If you haven’t heard of The Pit: Infinity, I wouldn’t blame you. Perhaps you’ve heard of the series of games that spawned this, which despite using the same series name they aren’t really all that related. Sword of the Stars was a mid-2000s space strategy game that was compared to Homeworld. It spawned a sequel several years later, and then a game called Sword of the Stars: The Pit, which I ended up buying back in the day off of GOG.com. As I had a DRM free copy, it ended up never making it to my new PC and eventually the game made its way to Steam where I picked it up again. It’s a traditional style rogue-like game with turn based movement and a variety of systems that made it a rather fun title, which is also why I wanted a copy on Steam. With that said, the day that I saw it on the marketplace and decided to buy it, there was also a new game of theirs in production and there was a sale for buying both at the same time. I ended up buying the bundle but The Pit: Infinity was still in early access. I tinkered with it a little bit but decided I would come back to it after release.
Well, I’m here to tell you that early access has come and gone. The game officially released on Steam back in November of last year, which I mentally noted at some point but it took quarantine to have the time to start playing some games I’ve neglected for far too long from the backlog. I’m here to give some impressions after playing a few sessions yesterday. The Pit: Infinity is essentially Sword of the Stars: The Pit but in full 3D first person shooter mode. It’s literally the same style of game, though it feels a little more forgiving than the original. I should also notate that it appears they have dropped the Sword of the Stars moniker from the 2013 game, and it’s now just called The Pit. Whatever the case, they are the two ends of the same coin. Both have rogue-like mechanics and account progression systems. Both use melee and ranged weapons along with a slew of skills that affect how you approach each run. Your goal is to get to the bottom of the pit, which is something I’ve never done in either game. Regardless, they’re both a spot of fun, particularly if you enjoy one or both of genres, also if you prefer a slower and more methodical shooter.
There have been some changes from what I can recall from trying this game about a year ago. The textures and atmospheric effects are definitely improved, but it still feels a little janky. The developers, Kerberos Productions, have made it their mission to produce A+ quality games with minimal overhead according to their website, so you can see where there ambition meets the budget and concessions are made. It’s not a bad looking game by any means, but the animations aren’t the best and the environments aren’t very inspired. It does produce a sort of charm though, and because I enjoyed the source material, I still managed to find the fun in it despite it’s technological shortcomings. It’s just sort of hard to go from playing Doom Eternal to this and not notice the drop in quality.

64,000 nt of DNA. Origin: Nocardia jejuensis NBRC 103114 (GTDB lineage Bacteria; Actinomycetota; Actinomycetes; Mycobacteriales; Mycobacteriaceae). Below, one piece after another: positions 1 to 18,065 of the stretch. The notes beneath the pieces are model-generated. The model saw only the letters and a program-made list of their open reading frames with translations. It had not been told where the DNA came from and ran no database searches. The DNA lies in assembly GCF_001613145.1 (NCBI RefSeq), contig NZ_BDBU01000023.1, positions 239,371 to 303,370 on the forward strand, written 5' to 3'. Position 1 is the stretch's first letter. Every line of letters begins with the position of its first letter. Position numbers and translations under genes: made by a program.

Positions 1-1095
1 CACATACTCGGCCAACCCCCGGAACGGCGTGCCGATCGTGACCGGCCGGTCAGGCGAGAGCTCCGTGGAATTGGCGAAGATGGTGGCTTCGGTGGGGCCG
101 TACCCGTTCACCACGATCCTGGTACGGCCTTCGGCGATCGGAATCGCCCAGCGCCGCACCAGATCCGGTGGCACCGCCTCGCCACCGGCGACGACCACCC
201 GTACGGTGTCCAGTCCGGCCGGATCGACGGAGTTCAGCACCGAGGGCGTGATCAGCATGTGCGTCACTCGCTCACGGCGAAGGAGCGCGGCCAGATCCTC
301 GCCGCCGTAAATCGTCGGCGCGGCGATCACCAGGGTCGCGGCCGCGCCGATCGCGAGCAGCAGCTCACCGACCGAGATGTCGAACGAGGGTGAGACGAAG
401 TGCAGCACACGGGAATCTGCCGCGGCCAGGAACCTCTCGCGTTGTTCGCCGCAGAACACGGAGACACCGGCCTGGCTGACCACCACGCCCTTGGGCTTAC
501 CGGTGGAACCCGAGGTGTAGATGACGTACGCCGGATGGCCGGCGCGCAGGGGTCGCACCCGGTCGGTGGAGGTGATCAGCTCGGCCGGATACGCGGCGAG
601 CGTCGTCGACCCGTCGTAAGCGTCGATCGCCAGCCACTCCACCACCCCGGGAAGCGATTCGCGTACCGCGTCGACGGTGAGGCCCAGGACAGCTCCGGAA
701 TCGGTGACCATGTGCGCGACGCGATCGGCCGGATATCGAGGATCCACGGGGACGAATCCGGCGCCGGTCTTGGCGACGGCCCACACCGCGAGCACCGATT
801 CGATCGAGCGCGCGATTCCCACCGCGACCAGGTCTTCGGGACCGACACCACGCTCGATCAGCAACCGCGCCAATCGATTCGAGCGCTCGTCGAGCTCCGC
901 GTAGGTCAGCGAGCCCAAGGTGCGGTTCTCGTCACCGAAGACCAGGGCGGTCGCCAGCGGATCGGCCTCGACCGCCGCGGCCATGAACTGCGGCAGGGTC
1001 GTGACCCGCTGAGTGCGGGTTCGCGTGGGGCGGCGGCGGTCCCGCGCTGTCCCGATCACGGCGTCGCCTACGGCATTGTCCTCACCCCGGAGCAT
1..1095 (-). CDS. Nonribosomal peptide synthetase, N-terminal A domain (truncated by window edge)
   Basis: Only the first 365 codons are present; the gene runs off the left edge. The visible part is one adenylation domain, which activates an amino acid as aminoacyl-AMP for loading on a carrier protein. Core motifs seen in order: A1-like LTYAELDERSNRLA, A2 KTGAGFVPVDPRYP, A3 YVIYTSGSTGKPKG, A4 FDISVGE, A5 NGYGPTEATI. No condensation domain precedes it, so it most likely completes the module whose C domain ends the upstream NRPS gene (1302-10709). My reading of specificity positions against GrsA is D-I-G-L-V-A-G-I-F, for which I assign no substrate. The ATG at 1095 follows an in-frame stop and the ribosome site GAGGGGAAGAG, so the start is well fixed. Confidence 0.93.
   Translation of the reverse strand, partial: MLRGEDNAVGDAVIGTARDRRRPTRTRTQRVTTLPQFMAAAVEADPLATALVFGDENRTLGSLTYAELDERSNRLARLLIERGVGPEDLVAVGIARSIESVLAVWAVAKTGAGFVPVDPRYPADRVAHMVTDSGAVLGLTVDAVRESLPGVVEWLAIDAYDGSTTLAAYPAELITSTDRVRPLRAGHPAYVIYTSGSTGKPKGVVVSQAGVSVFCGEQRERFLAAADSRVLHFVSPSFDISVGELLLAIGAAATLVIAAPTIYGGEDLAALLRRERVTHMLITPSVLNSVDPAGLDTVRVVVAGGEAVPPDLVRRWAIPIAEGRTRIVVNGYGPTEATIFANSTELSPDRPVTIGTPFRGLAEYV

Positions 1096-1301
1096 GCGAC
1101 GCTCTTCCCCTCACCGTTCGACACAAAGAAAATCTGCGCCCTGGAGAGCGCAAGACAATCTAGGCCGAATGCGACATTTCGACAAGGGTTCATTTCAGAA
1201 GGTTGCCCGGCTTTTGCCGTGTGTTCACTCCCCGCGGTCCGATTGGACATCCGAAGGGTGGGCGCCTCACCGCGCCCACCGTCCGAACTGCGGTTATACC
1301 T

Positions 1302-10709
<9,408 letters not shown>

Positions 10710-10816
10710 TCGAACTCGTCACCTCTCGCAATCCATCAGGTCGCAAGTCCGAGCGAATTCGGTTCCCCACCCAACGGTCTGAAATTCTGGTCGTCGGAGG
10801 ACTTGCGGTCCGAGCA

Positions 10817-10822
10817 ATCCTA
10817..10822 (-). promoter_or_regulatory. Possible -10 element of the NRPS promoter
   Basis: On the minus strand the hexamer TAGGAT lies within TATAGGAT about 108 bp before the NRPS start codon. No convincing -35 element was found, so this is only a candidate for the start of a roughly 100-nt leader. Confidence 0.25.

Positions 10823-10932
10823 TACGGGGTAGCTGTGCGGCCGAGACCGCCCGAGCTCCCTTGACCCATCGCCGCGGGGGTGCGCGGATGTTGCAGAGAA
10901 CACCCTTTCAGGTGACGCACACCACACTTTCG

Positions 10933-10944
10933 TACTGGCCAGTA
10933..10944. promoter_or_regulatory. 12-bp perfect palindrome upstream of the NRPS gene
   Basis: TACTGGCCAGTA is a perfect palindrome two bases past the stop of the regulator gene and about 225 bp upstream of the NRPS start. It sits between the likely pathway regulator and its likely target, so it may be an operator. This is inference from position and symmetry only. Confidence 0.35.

That’s not to say it’s all bad. The first screen shot depicted the new character select at the beginning of the game, and that was a nice addition. I also enjoyed the fact that the put in a section at the start where you exit your space ship and actually have to fight some enemies before even entering the dungeon, which was a tribute to the original game. I also feel like the added animations for opening containers were a nice touch, though it doesn’t always seem to line up with how it would in real life. For example, when you’re repairing a broken cooker or other such crafting station, you kneel down and “do repairs” but the camera locks in a position where you are essentially staring at your knees while repairing delicate equipment. I don’t expect you to show exactly how I repair the machine but I should at least be looking at it to do said repairs.
Another low point for me is the UI overall. It’s pretty ugly. I appreciate my health/food/stamina bars being visible, along with ammo counts and my equipped items as well for quick reference, but it didn’t have to be so ugly. Parts of it seem like they’re trying to emulate The Elder Scrolls or Fallout with some of the menus, but it just doesn’t come across the same and I would have liked something a little better but it is what it is. I’ve played worse indie games. The gunplay isn’t fantastic, the movement is stuck between full FPS and the turn-based move-one-square-at-a-time gameplay of the orignal, and that feels weird, but after a floor or two it becomes less noticeable.
Eventually, you’ll go down floors, get new goods crafted and kill a ton of creeps. Some of these are obviously harder than others, and sometimes it’s a better idea to just jump down a floor rather than fight the thing that’s going to kill you, but you might miss out on needed supplies as well. I suppose it has all of the trappings of any rogue-like game you’ve played, but I applaud their dedication to moving their own game into a different space. Fans of the original will feel at home fast enough, but I’m not sure I’d tell you to start here, the original game might actually be a better place to start.
I managed to make it 6 floors deep on my best run, but ran into a little robot that did a fuckton of damage and I couldn’t seem to kill it despite using all of my remaining ammo. The rest of the run would have been difficult because ammo doesn’t come all that often, so it’s probably better I just died there. One comparison I have to make that is unfortunate is to the game Void Bastards which I wrote about last year. It does the same sort of thing, mixing elements from various successful rogue-like formulas from other games and puts its own spin on it, and I actually think it was a much better and more polished experience. I’d recommend it over this one, outside of die hard fans of The Pit.